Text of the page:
Tomato growers—make sure your plants have consistent water as they set fruit. Blossom end rot is common during hot weather and infrequent rain. It can also affect peppers and eggplant. This is not a disease but rather a lack of calcium. Usually, the problem isn’t that you don’t have enough calcium in the soil, but that the soil is too dry for the plant to take it up. Consistent moisture is the key.

Plants in containers need regular fertilizing to maintain blooms as well as regular watering. Some containers may need water twice a day depending on size and location. Deadhead annuals to keep them blooming until frost.

Looking for a good summer read? We highly recommend Nature’s Best Hope by Douglas Tallamy. Tallamy is a professor at the University of Delaware in the Department of Entomology and Wildlife Ecology. He researches how plants that evolved elsewhere (nonnative) impact food webs and biodiversity. He is also a leading voice as to why we should plant more native plants in our gardens to support local biodiversity. No, you don’t have to give up your hostas and daylilies, but be more mindful of what you do add to your landscape. Nature’s Best Hope gives homeowners practical advice as to how their yard, no matter the size, can have a positive impact on pollinators, beneficial insects, butterflies, and birds. Get inspired!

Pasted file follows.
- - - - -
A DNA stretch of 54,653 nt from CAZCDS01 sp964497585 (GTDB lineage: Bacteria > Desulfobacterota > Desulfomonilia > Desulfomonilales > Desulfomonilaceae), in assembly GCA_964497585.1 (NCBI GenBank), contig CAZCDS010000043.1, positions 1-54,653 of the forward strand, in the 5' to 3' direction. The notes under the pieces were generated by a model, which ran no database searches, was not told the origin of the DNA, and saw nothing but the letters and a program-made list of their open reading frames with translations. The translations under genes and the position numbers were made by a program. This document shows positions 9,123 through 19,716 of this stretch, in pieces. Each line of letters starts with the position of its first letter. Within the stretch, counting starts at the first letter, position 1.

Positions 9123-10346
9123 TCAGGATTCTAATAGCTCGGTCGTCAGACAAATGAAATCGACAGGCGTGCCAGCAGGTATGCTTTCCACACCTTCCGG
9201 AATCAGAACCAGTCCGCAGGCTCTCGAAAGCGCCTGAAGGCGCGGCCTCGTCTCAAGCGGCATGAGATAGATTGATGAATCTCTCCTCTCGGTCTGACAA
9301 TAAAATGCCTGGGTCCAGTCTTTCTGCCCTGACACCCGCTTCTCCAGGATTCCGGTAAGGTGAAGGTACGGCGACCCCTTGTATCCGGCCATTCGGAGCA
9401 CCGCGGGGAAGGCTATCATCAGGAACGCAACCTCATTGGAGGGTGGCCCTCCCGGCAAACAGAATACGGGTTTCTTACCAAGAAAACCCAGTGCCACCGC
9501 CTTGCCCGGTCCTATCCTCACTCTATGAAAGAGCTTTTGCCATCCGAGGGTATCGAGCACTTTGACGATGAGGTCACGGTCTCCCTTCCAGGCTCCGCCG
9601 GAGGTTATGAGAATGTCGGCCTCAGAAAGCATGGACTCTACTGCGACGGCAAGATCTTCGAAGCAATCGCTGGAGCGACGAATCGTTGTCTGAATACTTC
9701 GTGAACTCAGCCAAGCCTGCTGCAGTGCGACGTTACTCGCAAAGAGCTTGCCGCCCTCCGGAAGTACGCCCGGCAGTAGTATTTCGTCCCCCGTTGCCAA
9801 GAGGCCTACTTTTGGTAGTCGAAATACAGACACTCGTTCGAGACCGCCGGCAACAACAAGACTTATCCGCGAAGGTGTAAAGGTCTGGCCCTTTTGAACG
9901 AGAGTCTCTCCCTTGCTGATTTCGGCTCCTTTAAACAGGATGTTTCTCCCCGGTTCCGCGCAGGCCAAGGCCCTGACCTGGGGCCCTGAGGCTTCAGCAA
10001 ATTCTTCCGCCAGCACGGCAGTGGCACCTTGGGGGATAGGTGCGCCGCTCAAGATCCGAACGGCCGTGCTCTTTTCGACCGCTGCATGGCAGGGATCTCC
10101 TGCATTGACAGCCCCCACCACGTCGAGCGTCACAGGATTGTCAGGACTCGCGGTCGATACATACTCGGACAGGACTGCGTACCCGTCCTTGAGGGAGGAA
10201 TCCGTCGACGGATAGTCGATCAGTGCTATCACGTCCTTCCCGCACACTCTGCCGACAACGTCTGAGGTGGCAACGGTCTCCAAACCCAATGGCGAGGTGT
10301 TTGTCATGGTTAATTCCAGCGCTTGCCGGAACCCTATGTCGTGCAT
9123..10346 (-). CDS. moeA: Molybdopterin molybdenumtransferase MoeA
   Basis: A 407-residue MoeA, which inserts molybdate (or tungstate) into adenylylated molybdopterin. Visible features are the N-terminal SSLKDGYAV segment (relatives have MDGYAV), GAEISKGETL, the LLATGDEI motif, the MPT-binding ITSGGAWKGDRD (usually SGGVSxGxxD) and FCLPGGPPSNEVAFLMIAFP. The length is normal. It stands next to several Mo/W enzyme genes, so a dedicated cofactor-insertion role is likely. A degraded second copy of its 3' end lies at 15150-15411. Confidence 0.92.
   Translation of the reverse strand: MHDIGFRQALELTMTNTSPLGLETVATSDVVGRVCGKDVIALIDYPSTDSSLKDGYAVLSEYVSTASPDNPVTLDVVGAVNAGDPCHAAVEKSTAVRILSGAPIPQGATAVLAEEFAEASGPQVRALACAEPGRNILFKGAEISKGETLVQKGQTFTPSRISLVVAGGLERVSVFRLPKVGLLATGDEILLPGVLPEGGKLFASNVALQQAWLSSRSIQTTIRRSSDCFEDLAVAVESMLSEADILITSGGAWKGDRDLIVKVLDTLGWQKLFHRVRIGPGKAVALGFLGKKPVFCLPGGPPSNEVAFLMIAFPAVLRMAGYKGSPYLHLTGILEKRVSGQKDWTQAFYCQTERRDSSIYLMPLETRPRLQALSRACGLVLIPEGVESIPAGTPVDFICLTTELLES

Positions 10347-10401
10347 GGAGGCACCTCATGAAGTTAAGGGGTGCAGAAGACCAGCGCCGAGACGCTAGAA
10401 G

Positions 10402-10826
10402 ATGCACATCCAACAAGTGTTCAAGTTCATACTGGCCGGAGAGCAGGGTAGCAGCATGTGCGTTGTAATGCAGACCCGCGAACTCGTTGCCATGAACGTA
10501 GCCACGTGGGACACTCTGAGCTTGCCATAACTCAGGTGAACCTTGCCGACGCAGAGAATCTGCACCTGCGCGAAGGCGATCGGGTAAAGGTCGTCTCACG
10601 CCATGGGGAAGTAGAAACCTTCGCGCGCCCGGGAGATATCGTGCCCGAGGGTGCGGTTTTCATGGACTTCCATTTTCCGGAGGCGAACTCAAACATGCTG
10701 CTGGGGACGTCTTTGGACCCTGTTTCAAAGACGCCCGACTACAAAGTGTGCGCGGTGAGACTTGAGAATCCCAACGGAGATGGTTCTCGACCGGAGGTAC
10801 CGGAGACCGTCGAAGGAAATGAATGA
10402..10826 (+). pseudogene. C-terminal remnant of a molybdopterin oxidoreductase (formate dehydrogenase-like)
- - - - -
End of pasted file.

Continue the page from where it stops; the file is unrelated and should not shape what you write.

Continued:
—Jan Beglinger, Genesee County Master Gardener coordinator and Brandie Waite, Master Gardener volunteer


What to do in the garden in May & June

by cathym on May 14, 2021

May and June Garden tasks make way for summer beauty and delicious edibles in the garden.

According to the International Society of Arboriculture, mulching, when done correctly, is one of the most beneficial practices a homeowner can do for the health of trees. However, there is a right and a wrong way to mulch.